More Americans are single by choice, lab-grown meat, luxury brand and China's millionaires

-From the Arab Spring to capitalism, Time brings us five hot topics from this week’s Davos conference.

-With food security on the agenda at Davos, The Financial Times takes a look at how governments, industry and other organizations are scrambling to address an increasingly urgent issue.

-Two executives attending Davos report in for The Guardian: Peter Lacy of Accenture Sustainability Services outlines the need to get consumers on board in order to scale sustainability. And Aron Cramer of BSR discusses his workshop on “Consumers as Innovators.”

 Boston magazine looks at the rising numbers of Americans who are single by choice. And Fortune spotlights the “extraordinary rise” of Americans who live alone and the business opportunities they present—all in line with our 2012 trend Marriage Optional.

The Washington Post reports on a survey it conducted with the Kaiser Family Foundation that paints a complex portrait of black women in America.

The Financial Times reports that many luxury brands have yet to bond with China’s millionaires and looks at how they’re trying to change that.

-According to new Nielsen findings, a majority of global consumers have difficulty understanding nutrition labels and about half support calorie labeling on menus.

The New York Times looks at the rise of luxury hospital suites—complete with butlers, designer linens and gourmet food—for the super-wealthy.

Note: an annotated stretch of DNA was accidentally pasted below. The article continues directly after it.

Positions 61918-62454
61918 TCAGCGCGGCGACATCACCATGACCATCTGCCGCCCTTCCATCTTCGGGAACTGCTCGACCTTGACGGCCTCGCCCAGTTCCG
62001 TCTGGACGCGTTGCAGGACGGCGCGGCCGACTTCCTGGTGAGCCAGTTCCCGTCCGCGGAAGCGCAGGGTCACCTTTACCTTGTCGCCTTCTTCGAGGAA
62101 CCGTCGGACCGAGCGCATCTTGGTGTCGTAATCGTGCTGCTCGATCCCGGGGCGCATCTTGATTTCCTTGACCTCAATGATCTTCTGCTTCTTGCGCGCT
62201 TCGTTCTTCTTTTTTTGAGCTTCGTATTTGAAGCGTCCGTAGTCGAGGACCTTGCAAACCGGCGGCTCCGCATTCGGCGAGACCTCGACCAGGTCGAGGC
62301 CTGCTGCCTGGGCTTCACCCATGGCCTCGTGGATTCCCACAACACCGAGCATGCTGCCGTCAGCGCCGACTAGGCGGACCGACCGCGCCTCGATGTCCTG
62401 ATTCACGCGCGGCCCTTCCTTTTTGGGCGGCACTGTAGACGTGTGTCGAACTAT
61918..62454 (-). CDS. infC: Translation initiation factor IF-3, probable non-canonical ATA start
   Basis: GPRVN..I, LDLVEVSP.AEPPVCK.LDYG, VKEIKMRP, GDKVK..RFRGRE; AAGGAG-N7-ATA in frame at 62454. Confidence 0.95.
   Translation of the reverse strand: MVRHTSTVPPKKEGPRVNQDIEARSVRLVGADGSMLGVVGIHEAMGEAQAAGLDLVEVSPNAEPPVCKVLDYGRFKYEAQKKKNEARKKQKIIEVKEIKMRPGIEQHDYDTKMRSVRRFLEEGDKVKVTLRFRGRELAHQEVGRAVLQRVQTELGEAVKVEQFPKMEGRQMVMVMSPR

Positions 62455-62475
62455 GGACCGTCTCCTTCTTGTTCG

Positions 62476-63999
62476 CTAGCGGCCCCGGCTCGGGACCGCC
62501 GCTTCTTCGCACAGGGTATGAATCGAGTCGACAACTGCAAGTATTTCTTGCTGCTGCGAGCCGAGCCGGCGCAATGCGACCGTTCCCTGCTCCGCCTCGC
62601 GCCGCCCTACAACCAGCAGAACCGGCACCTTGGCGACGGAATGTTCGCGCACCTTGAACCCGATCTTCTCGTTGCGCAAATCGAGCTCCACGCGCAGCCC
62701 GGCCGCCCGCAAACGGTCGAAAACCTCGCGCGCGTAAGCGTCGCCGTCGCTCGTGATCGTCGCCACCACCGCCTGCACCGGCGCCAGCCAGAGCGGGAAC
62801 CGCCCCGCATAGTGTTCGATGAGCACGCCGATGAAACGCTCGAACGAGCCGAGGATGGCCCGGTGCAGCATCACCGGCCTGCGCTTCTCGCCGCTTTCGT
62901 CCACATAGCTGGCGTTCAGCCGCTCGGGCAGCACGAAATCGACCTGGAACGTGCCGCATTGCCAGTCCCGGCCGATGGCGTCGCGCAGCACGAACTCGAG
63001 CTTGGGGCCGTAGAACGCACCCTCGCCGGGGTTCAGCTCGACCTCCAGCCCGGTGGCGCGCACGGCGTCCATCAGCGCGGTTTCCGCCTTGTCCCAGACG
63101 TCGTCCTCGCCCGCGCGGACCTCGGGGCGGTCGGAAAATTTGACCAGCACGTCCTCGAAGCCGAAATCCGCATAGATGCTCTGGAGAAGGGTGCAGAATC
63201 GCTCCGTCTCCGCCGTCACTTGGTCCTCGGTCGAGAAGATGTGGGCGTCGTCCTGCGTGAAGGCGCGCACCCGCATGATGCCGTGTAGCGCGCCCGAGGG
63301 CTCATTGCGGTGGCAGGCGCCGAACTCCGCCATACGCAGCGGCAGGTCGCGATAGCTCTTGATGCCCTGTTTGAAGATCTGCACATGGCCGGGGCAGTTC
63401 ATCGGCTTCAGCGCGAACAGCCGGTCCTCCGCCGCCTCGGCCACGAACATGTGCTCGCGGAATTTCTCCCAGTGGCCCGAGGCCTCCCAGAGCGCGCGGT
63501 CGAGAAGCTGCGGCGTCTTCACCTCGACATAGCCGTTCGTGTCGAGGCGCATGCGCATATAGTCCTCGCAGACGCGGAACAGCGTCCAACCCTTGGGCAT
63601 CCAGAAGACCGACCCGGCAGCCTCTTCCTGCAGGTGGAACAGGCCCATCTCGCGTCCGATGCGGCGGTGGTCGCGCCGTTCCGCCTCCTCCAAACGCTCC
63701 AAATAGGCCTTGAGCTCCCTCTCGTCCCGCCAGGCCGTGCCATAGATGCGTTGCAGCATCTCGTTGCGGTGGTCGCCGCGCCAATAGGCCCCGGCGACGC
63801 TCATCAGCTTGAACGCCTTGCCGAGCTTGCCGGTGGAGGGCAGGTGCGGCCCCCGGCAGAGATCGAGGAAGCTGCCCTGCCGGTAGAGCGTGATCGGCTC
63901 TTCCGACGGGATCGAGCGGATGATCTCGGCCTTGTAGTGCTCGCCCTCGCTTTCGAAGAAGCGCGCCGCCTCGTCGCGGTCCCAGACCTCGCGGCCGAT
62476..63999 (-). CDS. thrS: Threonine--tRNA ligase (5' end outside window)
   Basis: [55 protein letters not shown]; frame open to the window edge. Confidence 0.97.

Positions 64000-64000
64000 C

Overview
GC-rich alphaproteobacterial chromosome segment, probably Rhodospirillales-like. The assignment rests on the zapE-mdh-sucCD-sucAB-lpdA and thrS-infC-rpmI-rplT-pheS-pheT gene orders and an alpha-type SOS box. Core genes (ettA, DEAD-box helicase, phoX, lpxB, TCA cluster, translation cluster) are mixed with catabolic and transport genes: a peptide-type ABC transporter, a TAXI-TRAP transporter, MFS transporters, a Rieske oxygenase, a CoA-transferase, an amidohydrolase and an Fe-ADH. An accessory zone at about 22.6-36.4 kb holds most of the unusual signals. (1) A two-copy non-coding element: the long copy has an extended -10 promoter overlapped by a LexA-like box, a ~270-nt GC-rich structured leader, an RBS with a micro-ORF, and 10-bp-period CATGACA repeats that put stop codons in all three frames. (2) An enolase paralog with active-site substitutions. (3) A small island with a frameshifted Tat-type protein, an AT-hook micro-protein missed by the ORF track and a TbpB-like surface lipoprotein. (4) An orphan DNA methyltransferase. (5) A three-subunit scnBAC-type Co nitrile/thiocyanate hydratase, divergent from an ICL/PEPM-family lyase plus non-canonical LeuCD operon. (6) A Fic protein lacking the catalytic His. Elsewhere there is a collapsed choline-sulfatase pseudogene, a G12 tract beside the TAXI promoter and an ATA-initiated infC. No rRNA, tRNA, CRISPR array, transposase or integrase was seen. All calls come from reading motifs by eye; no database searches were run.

The New York Times takes a look at how smart the “smart” appliances shown at CES actually are.

YouTube’s audience is reaching mind-boggling heights, as ReadWriteWeb reports.

Fast Company gives us an update on the great Indian tech war.

-U.S. mobile ad spending is slated to grow by 80 percent this year, according to eMarketer.

The New York Times looks at how some e-commerce merchants are gaming the system to get good reviews.

The Atlantic spotlights “The Slow Death of the Signature in a PIN-Code World.”

-The traditional résumé may become another casualty of the digital age, reports The Wall Street Journal.

-Software coding is going mainstream, reports Bloomberg Businessweek, with free online courses helping non-techies do things like design their own Web apps.

The Guardian looks at the potential for lab-grown meat to help curb world hunger and climate change.

-The color brown conveys “green” to consumers, according to The Wall Street Journal, explaining the proliferation of brown paper products.

-A former food executive examines why iconic food brands need to remake their products for a more health-conscious consumer, in The Atlantic.

-San Francisco’s airport has opened a “zen room” yoga studio for travelers.